• Play out different storyboards / use-cases over the class diagram and make sure there is a class & method responsible for implementing each action in the use-case
  • If two or more classes are similar but not quite the same, make an abstract superclass of them containing the shared functionality
  • Refine your UML class diagram with appropriate notation to better understand relationships
    • classes interacting with each other are placed nearby and are marked with a UML association edge
    • think carefully about the multiplicity on the UML associations, they help add understanding.
    • Think about "is-a" and "part-of" for inheritance and association edges respectively (the former adds open arrows, the latter adds the diamonds)
    • Draw a class diagram showing only the classes involved in the part of the app you are focusing on. This helps reduce clutter.
    • Focus on the core logic for your projects -- there isn't much interesting in all the UI classes for example, so there is probably no need to diagram them.

Evolving the requirements to a design

Use-case refinement

  • Use-cases are a bridge from the more complex features to code: they are step-by-step operations
  • Some requirements-level use-cases need refinement as the app comes more into focus
Techniques for fleshing out the use-cases
  • Add new use cases based on a missed complex action needed in e.g. a UI
  • Given improved UI sketches and classes, replay a use-case looking for missing steps
  • Expand on individual use-case steps which clearly have more sub-steps in them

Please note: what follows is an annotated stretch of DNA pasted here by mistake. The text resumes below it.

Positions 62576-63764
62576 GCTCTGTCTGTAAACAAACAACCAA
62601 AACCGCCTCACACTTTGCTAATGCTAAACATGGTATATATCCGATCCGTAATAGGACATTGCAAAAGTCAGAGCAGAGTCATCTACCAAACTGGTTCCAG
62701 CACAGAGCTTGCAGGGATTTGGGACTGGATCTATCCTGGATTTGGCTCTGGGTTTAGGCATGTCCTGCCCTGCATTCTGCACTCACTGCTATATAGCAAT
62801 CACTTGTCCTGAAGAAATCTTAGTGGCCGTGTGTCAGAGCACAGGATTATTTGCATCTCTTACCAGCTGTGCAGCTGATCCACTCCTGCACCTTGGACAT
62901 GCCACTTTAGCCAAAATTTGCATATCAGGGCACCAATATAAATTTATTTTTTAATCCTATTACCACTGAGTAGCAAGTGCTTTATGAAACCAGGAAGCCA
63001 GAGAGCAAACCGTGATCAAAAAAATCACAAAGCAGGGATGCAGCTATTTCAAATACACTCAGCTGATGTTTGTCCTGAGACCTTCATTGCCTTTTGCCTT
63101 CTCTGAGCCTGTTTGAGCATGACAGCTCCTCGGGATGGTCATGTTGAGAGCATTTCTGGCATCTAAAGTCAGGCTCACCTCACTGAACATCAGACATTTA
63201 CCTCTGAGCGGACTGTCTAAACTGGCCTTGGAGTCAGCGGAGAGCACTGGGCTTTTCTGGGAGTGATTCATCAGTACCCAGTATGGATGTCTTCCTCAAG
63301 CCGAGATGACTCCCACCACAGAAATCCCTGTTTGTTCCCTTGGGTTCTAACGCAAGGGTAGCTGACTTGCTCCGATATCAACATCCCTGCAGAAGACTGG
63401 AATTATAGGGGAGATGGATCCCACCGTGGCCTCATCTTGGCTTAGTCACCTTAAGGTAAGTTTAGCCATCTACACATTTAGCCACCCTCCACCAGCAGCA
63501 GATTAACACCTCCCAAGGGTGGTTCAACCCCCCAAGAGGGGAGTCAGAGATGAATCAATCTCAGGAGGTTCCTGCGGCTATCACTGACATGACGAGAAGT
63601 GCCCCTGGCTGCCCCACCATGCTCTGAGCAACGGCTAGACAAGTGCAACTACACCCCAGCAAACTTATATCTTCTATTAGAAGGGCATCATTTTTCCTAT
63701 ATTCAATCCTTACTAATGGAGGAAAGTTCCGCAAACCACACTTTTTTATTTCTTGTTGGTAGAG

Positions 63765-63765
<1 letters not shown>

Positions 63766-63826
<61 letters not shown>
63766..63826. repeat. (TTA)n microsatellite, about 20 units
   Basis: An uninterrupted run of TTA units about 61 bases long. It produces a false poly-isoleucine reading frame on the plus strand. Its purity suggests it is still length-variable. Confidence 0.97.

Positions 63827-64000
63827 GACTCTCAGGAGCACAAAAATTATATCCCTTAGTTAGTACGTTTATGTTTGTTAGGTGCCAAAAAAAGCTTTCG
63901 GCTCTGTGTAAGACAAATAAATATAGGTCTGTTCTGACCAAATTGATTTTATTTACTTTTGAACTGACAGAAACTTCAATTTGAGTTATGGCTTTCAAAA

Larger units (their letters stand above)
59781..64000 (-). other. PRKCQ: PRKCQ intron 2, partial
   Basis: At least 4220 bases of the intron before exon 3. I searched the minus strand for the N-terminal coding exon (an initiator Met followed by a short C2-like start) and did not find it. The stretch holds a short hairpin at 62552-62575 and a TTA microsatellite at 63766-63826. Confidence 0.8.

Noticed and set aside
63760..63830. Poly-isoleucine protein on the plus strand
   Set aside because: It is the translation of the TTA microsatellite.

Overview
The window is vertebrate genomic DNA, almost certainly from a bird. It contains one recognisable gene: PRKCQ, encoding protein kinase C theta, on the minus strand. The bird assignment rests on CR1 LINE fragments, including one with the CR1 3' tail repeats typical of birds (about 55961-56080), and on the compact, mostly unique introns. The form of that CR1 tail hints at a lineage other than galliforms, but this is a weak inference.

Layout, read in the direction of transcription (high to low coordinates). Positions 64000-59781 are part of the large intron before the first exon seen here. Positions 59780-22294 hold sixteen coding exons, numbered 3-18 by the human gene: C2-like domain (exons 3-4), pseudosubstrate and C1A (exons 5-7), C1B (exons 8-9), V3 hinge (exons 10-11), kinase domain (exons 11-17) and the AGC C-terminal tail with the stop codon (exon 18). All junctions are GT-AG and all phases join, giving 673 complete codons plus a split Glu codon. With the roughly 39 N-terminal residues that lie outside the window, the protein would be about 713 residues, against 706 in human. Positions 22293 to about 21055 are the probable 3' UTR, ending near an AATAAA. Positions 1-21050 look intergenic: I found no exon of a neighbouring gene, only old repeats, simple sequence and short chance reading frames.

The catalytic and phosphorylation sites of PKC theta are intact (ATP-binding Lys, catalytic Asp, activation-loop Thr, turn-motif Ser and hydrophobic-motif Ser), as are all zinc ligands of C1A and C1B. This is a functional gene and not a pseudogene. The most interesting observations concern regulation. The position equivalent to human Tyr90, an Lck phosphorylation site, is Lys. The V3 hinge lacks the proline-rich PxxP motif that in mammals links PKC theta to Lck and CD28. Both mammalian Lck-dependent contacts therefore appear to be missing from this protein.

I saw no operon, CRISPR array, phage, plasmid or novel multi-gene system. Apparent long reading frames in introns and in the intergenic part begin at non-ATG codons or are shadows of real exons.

• Break out too-big steps into their own use cases

UI refinement

  • Visualise in detail how the app is going to work; don't use fake placeholder names, draw potentially real data in the views.
  • Make sure there is a UI associated with each feature or use-case activity

Component and Package Design

Terminology: packages, components, and deployment nodes.

  • Packages aka Modules: Dividing software into packages is critical for larger software: complex software has larger logical groupings of code than classes.
  • Components: a component has a run-time identity with an explicit run-time interface. For example if you are using a database, that is a separate component.
  • Deployment node: the physical network setup for distributed applications. Components are often remotely deployed.

Start with the bigger picture: pull out logical modules to factor design from the top.

  • You should have a vague idea of what libraries/frameworks you want to use already
  • Refine that to a component/deployment structure of your application
  • Within components, look for modular functionality groupings to make packages from

Design Examples

We will spend a good amount of time going over example initial designs, including some recent OOSE Project design documents.

Prototyping

For complex libraries/frameworks, prototype before integrating into your app
  • Exercise the library with a small bit of code to make sure its doing what you need it to; then use it in your app
  • Prototyping is also helpful for UIs, stand them up as dummies before hooking into app logic.

Project Iteration 2

The details of what you need to do for Iteration 2 will be discussed.